“Communication is a foundational leadership skill,” says Sue von Hirschfeld, a leadership development expert and co-convenor of the Developing Women in Leadership programme at the UCT Graduate School of Business. “With that goes networking, negotiating and collaboration. Often listening is more important than talking.”
Michelle Obama is often lauded as a woman leader with exemplary communications skills, not only because she is a great orator and able to rally people to a cause, but because she delivers her speeches with passion and integrity and illustrates them with highly relatable personal stories to help anchor the message. Effective communication is not just about being clear and persuasive; it's also about being open, available to others and interested in what they have to contribute.
A good leader needs to have insight into her own strengths, weaknesses, values and goals as this is instrumental in defining who we want to be and where we want to go. “This kind of work is often called ‘identity work’ and it is really important for women to grapple with as they face so many contradictory expectations at home, as partners and then at the workplace too,” says Von Hirschfeld. “Many women need time and space to explore what kind of leader they want to be.”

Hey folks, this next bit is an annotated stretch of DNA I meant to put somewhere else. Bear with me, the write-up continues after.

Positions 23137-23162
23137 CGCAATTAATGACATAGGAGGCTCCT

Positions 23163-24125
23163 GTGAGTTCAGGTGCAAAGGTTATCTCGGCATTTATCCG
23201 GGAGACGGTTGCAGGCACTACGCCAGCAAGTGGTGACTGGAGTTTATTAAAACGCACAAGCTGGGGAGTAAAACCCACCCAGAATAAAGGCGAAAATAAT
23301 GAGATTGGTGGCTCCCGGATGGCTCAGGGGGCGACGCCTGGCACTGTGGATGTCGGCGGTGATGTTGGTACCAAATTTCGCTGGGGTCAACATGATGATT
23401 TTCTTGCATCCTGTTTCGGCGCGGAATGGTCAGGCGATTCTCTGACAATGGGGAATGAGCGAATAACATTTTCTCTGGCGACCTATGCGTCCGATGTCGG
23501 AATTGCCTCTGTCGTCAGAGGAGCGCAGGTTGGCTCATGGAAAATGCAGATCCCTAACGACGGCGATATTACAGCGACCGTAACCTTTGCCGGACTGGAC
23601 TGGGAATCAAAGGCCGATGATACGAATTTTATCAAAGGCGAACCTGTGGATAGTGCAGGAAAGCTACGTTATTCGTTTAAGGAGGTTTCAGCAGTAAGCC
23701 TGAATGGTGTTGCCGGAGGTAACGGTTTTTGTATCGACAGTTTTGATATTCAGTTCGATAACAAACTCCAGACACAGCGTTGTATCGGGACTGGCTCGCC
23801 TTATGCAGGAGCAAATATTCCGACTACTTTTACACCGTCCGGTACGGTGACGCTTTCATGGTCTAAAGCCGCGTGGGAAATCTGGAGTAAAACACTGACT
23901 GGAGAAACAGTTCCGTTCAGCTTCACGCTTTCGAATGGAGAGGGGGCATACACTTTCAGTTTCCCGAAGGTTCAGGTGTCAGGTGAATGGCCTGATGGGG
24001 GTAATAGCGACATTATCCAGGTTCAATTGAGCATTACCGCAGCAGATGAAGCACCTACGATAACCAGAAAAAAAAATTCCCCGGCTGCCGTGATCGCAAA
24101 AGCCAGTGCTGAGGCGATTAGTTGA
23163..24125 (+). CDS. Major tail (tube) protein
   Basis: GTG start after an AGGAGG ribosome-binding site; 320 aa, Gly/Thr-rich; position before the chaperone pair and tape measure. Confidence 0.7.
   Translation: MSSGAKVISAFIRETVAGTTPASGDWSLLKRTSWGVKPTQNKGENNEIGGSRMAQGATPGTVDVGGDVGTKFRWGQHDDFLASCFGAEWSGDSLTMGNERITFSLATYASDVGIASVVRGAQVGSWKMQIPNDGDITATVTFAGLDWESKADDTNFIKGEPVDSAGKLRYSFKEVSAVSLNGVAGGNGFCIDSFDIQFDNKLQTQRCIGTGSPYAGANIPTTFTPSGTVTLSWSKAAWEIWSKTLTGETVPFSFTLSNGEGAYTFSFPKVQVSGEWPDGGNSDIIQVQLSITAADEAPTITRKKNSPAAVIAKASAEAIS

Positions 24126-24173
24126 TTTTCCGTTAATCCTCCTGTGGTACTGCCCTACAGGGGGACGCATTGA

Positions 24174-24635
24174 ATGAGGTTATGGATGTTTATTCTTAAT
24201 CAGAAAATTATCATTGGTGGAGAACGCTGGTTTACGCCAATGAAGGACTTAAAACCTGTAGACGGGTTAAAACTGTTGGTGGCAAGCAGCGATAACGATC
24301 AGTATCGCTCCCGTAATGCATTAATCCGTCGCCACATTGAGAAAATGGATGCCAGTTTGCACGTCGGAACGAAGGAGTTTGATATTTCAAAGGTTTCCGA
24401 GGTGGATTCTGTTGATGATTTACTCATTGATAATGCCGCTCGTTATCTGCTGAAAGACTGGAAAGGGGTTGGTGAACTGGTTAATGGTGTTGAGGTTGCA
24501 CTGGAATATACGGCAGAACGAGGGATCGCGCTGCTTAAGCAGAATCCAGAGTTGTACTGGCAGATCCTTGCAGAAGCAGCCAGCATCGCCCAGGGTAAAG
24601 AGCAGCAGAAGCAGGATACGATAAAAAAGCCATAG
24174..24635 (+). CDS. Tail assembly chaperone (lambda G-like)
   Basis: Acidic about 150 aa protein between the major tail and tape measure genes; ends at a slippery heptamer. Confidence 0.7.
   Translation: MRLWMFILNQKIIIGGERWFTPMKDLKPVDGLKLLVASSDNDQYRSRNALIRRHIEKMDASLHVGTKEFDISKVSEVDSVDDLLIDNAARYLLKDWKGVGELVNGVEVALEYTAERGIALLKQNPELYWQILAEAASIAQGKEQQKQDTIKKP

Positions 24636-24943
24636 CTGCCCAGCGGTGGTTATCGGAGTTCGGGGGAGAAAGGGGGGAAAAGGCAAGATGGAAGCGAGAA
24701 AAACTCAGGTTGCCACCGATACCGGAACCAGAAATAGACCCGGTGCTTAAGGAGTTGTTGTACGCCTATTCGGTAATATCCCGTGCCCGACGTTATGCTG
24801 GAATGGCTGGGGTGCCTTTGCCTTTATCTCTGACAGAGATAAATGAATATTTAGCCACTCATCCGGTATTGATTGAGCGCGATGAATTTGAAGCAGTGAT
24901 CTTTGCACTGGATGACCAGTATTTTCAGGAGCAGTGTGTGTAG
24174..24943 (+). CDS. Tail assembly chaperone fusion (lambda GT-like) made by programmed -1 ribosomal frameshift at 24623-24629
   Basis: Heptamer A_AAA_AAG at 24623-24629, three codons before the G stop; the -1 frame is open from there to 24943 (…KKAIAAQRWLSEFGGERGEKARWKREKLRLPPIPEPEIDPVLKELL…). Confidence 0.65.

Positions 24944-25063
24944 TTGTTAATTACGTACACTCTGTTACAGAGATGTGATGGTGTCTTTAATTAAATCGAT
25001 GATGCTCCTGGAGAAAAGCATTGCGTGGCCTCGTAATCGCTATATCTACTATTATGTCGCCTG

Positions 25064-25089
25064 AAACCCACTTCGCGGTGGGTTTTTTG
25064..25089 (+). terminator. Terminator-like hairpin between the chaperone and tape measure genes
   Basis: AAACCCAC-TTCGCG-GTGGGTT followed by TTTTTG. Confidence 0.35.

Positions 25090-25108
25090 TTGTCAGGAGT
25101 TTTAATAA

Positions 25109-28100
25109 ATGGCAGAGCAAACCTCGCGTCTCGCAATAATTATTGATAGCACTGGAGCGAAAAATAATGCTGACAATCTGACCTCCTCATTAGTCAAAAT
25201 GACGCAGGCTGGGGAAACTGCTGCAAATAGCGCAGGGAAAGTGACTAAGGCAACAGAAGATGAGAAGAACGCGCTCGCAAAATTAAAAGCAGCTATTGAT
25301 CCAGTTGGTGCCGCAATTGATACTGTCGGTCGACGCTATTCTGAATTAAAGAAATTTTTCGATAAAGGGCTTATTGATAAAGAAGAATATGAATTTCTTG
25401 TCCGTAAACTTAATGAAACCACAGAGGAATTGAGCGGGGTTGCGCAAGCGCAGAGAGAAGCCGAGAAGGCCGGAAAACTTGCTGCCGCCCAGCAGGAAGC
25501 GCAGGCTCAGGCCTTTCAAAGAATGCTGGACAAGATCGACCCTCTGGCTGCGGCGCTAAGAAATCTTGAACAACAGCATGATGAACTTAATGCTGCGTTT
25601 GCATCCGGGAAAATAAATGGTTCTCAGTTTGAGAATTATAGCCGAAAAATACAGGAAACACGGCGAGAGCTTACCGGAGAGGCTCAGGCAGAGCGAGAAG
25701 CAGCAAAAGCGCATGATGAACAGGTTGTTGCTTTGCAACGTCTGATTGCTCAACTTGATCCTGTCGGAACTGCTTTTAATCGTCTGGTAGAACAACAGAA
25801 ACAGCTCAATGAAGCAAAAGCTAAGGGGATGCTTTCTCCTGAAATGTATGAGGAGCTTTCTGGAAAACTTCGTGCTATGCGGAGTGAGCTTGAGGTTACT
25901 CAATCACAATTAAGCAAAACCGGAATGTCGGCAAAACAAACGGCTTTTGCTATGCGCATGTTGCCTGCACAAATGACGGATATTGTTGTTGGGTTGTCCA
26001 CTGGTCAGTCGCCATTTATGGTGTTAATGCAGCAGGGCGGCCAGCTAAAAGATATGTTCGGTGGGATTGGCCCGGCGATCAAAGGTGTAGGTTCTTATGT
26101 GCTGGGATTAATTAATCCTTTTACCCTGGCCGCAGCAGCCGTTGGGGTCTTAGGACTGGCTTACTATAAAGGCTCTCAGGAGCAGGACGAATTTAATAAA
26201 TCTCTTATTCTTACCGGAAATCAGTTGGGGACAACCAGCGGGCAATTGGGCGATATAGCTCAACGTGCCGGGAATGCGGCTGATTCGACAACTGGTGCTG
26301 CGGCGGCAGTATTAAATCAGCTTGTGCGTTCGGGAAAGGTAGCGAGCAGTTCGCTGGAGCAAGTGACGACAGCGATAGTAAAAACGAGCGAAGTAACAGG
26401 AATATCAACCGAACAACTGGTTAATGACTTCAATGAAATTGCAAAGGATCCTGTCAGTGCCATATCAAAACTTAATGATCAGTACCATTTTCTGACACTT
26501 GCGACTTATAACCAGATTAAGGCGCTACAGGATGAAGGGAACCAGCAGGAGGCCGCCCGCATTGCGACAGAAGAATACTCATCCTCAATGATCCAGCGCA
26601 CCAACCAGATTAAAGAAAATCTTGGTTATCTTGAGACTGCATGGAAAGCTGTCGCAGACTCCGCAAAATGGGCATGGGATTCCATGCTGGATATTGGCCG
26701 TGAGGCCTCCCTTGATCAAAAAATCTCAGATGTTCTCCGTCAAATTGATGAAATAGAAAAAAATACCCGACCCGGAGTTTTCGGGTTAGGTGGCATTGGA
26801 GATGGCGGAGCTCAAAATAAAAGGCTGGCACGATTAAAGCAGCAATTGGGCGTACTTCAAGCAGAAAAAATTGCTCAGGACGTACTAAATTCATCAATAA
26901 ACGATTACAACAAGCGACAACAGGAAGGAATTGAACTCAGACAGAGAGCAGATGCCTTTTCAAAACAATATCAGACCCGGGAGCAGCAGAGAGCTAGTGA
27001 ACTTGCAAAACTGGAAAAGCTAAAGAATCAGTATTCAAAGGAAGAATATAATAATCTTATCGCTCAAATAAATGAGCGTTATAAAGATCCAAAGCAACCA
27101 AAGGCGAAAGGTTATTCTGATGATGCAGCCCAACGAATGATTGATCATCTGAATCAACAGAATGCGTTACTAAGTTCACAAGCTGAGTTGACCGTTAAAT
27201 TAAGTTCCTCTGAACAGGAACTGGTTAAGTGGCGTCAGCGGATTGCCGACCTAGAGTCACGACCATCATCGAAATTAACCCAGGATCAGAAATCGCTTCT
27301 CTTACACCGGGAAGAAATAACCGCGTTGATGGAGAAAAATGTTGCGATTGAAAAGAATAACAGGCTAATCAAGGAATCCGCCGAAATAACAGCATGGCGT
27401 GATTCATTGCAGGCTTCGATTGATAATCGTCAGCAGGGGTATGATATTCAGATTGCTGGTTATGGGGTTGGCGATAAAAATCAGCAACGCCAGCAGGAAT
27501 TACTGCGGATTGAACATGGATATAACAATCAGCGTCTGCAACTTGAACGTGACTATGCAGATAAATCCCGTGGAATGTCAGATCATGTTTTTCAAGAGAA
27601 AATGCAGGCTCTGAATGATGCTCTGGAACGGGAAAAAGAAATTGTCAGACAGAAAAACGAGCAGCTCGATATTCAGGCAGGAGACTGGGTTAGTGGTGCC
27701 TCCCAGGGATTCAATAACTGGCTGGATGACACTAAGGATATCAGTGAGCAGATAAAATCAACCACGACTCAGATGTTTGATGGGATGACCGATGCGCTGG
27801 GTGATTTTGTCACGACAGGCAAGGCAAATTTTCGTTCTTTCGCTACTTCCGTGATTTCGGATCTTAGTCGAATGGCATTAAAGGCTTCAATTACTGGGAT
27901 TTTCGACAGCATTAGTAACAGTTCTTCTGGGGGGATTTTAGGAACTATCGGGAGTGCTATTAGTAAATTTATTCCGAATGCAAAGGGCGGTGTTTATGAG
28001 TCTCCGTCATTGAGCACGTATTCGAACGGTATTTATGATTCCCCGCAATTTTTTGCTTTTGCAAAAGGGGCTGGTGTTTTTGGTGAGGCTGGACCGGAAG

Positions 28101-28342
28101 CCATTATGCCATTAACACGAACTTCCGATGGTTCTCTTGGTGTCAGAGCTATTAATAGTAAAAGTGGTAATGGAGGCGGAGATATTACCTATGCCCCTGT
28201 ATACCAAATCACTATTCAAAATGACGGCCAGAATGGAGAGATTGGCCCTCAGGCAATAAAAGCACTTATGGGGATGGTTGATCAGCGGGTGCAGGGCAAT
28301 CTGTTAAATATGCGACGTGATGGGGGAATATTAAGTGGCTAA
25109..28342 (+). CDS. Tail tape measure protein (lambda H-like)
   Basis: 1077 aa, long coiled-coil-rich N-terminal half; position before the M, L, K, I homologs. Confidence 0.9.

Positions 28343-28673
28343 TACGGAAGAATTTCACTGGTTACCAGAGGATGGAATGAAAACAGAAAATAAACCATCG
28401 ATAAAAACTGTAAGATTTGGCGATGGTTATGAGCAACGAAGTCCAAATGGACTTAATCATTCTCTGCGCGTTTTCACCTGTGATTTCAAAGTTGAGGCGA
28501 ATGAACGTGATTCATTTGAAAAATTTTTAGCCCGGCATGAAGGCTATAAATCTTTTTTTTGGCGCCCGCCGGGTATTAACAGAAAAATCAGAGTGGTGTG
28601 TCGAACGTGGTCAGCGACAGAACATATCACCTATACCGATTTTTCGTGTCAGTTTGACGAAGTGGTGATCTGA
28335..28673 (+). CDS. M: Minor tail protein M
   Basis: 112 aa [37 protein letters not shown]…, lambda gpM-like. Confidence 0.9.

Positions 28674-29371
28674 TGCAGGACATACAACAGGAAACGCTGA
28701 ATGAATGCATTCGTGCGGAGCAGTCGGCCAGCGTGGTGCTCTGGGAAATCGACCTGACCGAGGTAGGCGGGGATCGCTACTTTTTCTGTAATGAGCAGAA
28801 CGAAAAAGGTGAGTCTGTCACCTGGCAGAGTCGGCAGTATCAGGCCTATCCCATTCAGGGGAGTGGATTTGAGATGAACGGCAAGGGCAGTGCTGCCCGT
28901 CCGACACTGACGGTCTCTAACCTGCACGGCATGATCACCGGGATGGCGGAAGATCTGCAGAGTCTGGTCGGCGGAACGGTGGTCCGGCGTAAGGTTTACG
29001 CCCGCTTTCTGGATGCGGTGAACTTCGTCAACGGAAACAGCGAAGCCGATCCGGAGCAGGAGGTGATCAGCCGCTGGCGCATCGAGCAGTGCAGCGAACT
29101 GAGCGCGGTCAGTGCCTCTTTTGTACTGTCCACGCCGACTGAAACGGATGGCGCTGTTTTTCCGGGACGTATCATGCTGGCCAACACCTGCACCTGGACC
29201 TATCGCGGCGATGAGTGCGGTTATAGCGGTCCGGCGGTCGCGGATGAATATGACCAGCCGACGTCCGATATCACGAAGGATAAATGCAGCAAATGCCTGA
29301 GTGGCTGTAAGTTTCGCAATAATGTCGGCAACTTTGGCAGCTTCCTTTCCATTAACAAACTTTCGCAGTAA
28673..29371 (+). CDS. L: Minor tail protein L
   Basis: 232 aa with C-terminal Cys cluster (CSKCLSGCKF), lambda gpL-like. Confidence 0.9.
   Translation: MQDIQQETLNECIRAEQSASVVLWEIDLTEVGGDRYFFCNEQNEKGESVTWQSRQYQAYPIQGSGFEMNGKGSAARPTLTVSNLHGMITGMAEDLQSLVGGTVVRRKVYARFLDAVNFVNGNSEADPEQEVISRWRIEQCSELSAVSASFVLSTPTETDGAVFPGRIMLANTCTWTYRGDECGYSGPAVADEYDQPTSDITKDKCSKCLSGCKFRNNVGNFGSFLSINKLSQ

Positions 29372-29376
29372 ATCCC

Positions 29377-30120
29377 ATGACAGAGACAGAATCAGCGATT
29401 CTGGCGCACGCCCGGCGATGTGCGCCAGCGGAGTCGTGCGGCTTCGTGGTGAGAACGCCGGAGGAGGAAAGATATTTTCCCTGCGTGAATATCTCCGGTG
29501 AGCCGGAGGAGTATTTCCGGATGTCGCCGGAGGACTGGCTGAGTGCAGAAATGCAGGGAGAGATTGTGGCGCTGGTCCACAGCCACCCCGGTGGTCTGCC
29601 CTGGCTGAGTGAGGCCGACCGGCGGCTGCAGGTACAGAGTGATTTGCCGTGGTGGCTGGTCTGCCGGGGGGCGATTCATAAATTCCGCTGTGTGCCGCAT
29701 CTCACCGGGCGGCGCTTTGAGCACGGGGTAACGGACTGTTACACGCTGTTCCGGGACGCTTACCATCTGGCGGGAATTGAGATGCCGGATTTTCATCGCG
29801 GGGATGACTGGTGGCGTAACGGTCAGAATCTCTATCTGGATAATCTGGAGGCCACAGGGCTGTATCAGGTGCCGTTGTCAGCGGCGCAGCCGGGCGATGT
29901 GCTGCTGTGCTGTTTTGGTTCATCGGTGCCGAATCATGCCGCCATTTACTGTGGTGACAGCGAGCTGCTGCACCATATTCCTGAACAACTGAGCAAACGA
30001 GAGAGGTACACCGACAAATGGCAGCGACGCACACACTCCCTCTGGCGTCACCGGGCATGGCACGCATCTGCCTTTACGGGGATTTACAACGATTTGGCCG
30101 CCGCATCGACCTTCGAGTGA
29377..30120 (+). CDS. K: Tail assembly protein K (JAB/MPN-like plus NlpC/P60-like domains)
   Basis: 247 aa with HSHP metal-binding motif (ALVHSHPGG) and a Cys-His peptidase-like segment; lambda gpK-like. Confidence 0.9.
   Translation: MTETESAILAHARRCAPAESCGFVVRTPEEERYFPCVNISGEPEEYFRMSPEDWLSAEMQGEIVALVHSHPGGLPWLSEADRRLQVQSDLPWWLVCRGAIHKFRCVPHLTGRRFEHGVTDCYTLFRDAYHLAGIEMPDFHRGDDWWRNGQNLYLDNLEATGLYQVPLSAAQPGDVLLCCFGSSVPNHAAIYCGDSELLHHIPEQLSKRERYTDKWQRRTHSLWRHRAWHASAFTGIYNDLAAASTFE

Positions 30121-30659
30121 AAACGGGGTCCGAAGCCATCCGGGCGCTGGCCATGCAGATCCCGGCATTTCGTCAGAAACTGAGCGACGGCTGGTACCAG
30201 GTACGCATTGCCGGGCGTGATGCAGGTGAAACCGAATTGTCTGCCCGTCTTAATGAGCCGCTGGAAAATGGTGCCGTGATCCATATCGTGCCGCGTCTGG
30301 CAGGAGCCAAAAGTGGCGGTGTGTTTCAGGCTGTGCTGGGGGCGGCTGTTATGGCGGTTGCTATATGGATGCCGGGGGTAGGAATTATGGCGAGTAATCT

According to an article published in the Harvard Business Review, the process of seeing oneself as a leader - and being seen by others as one - is complicated and happens when a leadership identity is internalised and combined with a sense of purpose. A good example of this is Smile Telecoms CEO Irene Charnley, now one of the wealthiest women in South Africa. Charnley grew up on the Cape Flats and was extremely aware that her identity and values were shaped by the people around her. “Growing up in Apartheid South Africa, examples of bravery, heroism and inspirational humanity were all around me. Some of my heroes were personal; ordinary people working quietly to overcome injustice and keep their dignity, while trying to escape poverty,” she says.
“My heroes shaped the value system that defines who I am today – values such as equality and equity, diversity and inclusivity, freedom and responsibility, hope and faith for the future.”